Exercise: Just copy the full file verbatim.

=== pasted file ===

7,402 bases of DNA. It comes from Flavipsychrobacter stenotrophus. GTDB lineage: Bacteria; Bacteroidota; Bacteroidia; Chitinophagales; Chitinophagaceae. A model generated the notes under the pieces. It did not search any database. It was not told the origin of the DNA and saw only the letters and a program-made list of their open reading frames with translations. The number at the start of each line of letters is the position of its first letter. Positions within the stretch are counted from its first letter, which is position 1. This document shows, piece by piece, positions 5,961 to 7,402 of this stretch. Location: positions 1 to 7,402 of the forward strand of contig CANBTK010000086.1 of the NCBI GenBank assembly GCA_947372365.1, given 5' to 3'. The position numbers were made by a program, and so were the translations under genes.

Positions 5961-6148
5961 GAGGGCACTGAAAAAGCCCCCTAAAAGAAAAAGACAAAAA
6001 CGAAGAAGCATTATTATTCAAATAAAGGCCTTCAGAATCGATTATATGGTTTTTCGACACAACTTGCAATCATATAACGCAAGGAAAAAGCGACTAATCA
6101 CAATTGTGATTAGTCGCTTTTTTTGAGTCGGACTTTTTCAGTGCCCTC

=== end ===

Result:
7,402 bases of DNA. It comes from Flavipsychrobacter stenotrophus. GTDB lineage: Bacteria; Bacteroidota; Bacteroidia; Chitinophagales; Chitinophagaceae. A model generated the notes under the pieces. It did not search any database. It was not told the origin of the DNA and saw only the letters and a program-made list of their open reading frames with translations. The number at the start of each line of letters is the position of its first letter. Positions within the stretch are counted from its first letter, which is position 1. This document shows, piece by piece, positions 5,961 to 7,402 of this stretch. Location: positions 1 to 7,402 of the forward strand of contig CANBTK010000086.1 of the NCBI GenBank assembly GCA_947372365.1, given 5' to 3'. The position numbers were made by a program, and so were the translations under genes.

Positions 5961-6148
5961 GAGGGCACTGAAAAAGCCCCCTAAAAGAAAAAGACAAAAA
6001 CGAAGAAGCATTATTATTCAAATAAAGGCCTTCAGAATCGATTATATGGTTTTTCGACACAACTTGCAATCATATAACGCAAGGAAAAAGCGACTAATCA
6101 CAATTGTGATTAGTCGCTTTTTTTGAGTCGGACTTTTTCAGTGCCCTC